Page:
According to Starbucks’ Howard Schultz, “The currency of leadership is transparency.” From publishing pay information to inviting all employees to every meeting, many organizations strive to become more and more transparent to both employees and the public. But transparency does not have to be as radical as sharing how salaries are calculated. A more sustainable yet progressive demonstration is the endorsement and inclusion of social media into a company’s human capital management strategy.
Just Say No…to Policy
Mandating how employees use their personal social media accounts does not translate into sound human resources management. Just as an employer should not dictate how employees spend their time off, it should not tell someone what he may or may not share online. In fact, the National Labor Relations Board has been steadily cracking down on strict workplace social media policies. Instead, a company should make clear its formal stance and provide guidelines on how employees may best represent the company on the web. In it’s corporate (and public) blog, Adidas encourages open communication and informs employees to “tell the world about your work and share your passion.”
Encourage Best Practices
Lead by example. CEOs, directors, and managers who actively use social media influence their employees to do the same. Their affirmation also promotes transparency. Though many executives have not yet embraced social media, they should at minimum, have a professional online profile that is accurate, up-to-date, and sets the standard for others. For example, LinkedIn provides a modern day business card and resume wrapped into one convenient package and serves as an effective networking tool that can lead to new business opportunities.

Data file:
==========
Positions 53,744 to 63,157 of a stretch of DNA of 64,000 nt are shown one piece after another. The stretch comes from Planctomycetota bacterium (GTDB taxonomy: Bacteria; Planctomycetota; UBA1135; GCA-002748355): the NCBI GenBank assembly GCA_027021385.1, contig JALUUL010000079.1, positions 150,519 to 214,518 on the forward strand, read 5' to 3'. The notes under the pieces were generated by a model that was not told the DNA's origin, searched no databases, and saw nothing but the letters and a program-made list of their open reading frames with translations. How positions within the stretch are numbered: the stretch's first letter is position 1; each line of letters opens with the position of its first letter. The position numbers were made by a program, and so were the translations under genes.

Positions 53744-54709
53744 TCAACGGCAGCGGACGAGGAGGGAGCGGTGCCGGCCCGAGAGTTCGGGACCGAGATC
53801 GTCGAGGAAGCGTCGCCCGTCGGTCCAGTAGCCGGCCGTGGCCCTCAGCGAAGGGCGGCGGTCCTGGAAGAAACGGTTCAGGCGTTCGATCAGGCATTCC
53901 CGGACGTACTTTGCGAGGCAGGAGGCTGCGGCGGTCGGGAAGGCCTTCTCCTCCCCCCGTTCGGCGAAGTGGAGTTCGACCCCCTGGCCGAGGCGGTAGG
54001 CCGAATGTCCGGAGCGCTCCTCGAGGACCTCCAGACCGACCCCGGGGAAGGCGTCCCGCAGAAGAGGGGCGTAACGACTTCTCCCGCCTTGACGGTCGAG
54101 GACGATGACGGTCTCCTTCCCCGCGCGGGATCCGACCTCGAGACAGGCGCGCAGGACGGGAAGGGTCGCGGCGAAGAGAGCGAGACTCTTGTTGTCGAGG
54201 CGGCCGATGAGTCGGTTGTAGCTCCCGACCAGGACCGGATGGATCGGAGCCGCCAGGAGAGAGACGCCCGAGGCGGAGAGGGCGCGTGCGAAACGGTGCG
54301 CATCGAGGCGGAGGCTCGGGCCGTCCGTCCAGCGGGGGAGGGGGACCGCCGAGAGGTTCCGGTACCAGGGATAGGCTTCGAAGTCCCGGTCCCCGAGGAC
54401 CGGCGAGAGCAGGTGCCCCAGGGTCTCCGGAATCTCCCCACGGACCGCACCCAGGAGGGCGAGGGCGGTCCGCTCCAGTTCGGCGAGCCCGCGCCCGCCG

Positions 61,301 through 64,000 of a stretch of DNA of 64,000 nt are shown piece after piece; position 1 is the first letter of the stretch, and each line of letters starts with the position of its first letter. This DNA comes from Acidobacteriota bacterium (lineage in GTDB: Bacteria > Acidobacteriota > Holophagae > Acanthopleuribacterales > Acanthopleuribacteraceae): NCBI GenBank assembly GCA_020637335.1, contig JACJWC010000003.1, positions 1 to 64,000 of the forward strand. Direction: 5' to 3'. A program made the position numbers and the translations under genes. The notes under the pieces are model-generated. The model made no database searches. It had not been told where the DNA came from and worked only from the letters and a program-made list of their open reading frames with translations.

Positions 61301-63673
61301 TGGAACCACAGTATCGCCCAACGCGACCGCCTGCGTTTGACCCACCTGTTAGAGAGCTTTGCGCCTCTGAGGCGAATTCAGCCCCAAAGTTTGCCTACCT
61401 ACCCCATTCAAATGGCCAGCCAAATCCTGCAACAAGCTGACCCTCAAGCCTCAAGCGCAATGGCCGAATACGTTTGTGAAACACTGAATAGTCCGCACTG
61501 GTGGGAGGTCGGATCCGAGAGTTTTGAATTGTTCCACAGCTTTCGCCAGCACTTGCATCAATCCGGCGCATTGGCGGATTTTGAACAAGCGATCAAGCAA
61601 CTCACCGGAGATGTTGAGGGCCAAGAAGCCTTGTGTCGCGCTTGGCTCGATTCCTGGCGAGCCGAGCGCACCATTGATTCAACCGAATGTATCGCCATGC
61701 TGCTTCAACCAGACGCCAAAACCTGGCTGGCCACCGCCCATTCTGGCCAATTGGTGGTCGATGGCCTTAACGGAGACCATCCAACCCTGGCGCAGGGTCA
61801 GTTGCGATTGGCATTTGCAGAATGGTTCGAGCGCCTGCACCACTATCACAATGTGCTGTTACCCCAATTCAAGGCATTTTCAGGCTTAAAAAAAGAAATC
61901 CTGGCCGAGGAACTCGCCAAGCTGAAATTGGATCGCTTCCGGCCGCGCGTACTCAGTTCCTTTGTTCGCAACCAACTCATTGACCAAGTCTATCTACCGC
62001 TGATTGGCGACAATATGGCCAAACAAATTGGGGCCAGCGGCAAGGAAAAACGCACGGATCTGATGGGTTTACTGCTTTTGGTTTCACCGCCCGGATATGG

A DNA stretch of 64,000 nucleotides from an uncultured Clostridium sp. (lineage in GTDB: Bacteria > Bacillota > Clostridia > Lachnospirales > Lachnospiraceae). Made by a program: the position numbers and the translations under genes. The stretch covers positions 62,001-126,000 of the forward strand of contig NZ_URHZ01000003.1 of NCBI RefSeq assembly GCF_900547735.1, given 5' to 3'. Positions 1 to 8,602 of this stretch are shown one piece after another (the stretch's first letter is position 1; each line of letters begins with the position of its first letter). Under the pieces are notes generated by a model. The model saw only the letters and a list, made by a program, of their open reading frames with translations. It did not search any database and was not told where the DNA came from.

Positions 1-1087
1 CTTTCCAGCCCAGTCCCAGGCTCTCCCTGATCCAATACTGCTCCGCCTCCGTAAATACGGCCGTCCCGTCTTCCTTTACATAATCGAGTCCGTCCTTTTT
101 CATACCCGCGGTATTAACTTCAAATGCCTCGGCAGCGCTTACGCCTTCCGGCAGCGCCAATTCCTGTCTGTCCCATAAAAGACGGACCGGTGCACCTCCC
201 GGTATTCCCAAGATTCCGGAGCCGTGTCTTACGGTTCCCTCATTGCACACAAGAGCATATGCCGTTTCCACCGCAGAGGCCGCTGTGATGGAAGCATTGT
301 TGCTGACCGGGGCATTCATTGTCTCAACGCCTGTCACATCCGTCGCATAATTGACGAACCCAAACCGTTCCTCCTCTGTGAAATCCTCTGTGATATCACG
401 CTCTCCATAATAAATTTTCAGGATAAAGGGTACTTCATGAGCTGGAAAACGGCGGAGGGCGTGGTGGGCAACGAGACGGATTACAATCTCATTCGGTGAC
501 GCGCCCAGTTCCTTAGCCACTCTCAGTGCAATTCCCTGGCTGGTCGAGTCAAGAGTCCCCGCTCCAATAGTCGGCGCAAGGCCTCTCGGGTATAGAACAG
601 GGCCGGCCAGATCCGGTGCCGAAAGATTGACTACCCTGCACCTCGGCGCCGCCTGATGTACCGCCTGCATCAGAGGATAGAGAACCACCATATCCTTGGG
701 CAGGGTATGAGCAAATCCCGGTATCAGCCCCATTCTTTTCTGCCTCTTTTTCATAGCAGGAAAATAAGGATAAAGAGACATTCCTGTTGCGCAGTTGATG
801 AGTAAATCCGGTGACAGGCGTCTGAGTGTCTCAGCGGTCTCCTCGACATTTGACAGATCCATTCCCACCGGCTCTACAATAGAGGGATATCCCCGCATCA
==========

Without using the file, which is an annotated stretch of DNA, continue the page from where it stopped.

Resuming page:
Be a Coach
Teach employees how to use social media effectively. Include “Social Media 101” as a topic in new employee training programs. Gloria Burke, Chief Knowledge Officer and Global Practice Portfolio Leader of Unified Social Business at Unisys, says, “Offering such training creates a team of advocates who are equipped to represent their employer online . . . you’re empowering them to be more confident and effective in what they’re sharing.” Additionally, designate official company social media ambassadors to mentor associates on how to establish or enhance their personal online brand.
Whether or not an organization formally endorses social media, tools to facilitate communication among staff members should be implemented to encourage teamwork and increase productivity. Both Salesforce and Microsoft offer enterprise social networks as features within their products. In 2011, Nationwide launched Spot, a social intranet built on Yammer and SharePoint. Today, nearly all of its 36,000 employees are more engaged, better connected, and have access to the expertise they need to get their work done, resulting in an annual savings of $1.5 million.